This post contains information about DFWI events and follows on with a look at Biggin WI’s forthcoming contribution to its group centenary display of “tea through the ages” and I should warn you that some of the pictures may contain calories.
The Derbyshire Federation of Women’s Institutes has several events on the calendar to celebrate the DFWI’s centenary. Here are the dates. Costs and other information, including how to apply, to follow nearer the time.
6th March – Centenary Annual Council Meeting – The Winding Wheel Chesterfield.
13th April- Celebration Service, Derby Cathedral.
12th May – Showcase event – Chesterfield
19th June – Centenary walk – Ashover
4th July – Centenary Afternoon Tea – Chatsworth
2nd September – Holiday in Northern Ireland (5 nights 4* accommodation)
27th September -Variety Show – Winding Wheel Chesterfield
10th October – Centenary Lunch – Hassop Hal, near Bakewell.
20th October – Centenary Annual Federation Meeting, Trent College, Long Eaton.
4th November – Celebration Service, Tideswell (St John the Baptist)
12th December – Evening Reception in The Painted Hall in Chatsworth House followed by Festive Fayre in The Stables Restaurant.
I am sure that I shall become more confident about the spelling of centenary as the year progresses though I was rather more interested to discovered that when Yorkshire celebrated their centenary they invented a new fruitcake recipe and that there’s even a WI rose that made its debut in 2015.
Meanwhile the Biggin WI is thinking about its contribution to the group display for the Centenary Exhibition at the Winding Wheel on the 6th March. Our allotted area is “tea during the 80s and 90s to the present” – Time to look in the back of cupboards for tea related stuff!
We have some ideas including menus, cookery books (Delia for the 80s) as well as crockery (remember when Portmeirion botanic china was all the rage?) I know that there are several ladies keeping an eagle eye on our local charity shops. We need to have everything assembled by the 27th Feb.
Apparently afternoon tea occurs between 3.30 and 5.00 pm. It was invented by the Duchess of Bedford- who was troubled by hunger pangs in the afternoon. The Ritz has been serving afternoon tea since 1906 and it still offers this treat (only £71.00per head but there is a pianist who plays whilst you dine.) Betty’s prides itself on being the “home of afternoon tea” but has only been serving its culinary delights since the 1920s – I can sometimes be found with my nose against the window of Betty’s shop in either Harrogate, York or Ilkley admiring their confections as well as being tempted by a fat rascal so can assure readers of this blog that Betty’s has perfected the art of cake making. Essentially cucumber sandwiches along with egg or cress sandwiches were the traditional approach – clearly best in triangles with no crusts; scones (obviously) and lets not get into the argument about whether or not the cream or the jam goes on the scone first; pastries and cakes – battenburg or Victoria sponge by preference if you were respectable.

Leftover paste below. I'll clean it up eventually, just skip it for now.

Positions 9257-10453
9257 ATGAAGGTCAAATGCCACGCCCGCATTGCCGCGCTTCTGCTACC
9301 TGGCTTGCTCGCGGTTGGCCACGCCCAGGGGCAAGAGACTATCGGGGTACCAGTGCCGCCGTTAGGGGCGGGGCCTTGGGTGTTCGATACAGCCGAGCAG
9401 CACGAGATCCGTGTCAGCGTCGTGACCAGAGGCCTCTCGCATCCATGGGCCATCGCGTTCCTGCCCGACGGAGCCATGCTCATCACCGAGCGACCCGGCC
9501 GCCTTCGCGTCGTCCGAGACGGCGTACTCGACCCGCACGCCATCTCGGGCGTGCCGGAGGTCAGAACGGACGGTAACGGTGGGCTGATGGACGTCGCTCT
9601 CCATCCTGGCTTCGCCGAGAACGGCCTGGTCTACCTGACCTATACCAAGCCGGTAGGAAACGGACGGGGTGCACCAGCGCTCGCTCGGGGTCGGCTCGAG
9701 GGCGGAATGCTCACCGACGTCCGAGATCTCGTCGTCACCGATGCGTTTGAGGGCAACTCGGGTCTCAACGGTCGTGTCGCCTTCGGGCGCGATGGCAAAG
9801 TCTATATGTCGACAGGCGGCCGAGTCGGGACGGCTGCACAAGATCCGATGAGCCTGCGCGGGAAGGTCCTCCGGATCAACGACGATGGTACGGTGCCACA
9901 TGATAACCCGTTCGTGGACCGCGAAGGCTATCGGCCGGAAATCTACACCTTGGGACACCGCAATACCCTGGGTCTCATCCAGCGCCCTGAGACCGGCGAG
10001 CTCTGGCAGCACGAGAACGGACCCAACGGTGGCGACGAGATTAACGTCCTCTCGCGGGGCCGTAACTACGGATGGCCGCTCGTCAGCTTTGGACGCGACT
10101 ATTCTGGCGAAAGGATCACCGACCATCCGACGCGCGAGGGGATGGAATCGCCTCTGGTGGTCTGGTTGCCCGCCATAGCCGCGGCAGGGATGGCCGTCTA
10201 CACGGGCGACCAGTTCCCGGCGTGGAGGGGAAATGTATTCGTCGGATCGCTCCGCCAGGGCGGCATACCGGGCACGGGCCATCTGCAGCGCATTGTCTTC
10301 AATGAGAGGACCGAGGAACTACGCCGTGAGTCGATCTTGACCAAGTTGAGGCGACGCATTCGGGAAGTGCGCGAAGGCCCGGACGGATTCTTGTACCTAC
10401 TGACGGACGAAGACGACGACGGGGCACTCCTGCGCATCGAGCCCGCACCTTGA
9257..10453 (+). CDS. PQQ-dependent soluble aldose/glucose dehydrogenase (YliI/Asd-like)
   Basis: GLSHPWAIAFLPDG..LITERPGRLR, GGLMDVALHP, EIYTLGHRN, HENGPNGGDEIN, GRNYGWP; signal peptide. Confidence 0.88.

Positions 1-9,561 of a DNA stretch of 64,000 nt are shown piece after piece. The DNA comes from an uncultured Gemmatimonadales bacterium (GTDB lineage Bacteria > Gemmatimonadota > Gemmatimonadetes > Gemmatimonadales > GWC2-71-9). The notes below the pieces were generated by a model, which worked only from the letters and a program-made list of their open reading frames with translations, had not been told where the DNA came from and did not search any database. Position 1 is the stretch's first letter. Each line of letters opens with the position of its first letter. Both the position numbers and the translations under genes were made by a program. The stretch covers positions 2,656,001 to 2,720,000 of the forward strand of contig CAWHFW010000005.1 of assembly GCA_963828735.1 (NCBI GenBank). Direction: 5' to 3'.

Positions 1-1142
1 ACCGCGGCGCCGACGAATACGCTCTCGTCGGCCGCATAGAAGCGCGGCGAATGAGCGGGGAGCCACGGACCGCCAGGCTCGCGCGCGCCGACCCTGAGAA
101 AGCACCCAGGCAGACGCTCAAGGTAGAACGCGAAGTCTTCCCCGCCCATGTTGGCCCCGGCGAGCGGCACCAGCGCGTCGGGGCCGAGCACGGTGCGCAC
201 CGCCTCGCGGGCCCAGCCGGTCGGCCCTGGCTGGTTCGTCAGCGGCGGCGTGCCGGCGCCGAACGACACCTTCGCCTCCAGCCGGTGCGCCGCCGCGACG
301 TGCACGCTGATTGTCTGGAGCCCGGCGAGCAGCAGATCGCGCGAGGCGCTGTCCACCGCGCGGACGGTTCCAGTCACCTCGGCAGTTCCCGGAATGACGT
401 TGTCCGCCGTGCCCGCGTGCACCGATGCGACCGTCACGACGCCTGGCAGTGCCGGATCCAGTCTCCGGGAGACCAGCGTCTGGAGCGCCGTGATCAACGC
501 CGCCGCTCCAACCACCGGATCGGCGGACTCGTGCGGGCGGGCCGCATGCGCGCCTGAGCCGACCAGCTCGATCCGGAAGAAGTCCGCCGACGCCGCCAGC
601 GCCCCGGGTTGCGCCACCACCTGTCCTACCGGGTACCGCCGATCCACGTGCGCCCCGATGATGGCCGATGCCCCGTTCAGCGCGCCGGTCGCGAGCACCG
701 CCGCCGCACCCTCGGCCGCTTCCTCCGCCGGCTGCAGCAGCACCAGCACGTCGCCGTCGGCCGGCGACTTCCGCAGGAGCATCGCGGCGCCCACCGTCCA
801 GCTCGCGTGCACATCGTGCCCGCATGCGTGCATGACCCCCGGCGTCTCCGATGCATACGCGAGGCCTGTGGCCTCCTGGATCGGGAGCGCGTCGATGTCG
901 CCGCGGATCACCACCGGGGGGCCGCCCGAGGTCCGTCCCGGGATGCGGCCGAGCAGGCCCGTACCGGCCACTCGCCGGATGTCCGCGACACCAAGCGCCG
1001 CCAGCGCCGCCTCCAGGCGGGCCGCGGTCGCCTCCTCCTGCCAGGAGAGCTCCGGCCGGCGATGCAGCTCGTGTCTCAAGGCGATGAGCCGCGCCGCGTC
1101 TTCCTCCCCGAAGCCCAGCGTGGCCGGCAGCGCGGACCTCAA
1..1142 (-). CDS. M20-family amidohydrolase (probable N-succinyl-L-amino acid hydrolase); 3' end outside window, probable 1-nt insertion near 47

Since the 80’s the afternoon tea has grown-up into a full blown treat to be eaten at a lovely venue with a beautiful view and probably with a doggy bag tucked into your handbag to carry away the excess of calories. Nowadays cucumber sandwiches are not on the menu though there are plenty of other choices. You might have brownies and traybake or meringues along with the cake and there’s usually some yummy sort of desert. Scones aren’t always sweet either, these days you can have a savoury scone as part of the cream tea and there might be something fizzy to drink if its a very special treat. The BBC Good Food website has 38 recipes that cover everything from choux buns to sausage rolls – research, it would have to be said, is not helping my diet. It doesn’t help either that many of Derbyshire’s finest tea rooms market their afternoon tea with pictures of cake plates laden with tempting looking food – though I am generating a list of places where we might like to go. Chatsworth House apparently does a Wedgewood themed afternoon tea with blue macaroons delicately decorated with white icing – it’s not quite as expensive as The Ritz…
And now I’m off to weigh myself – I think I’ve gained half a stone just reading about all those cakes and am no where closer to suggesting what we require for our contribution to the display – perhaps just a set of scales and a sign saying “I love cake.”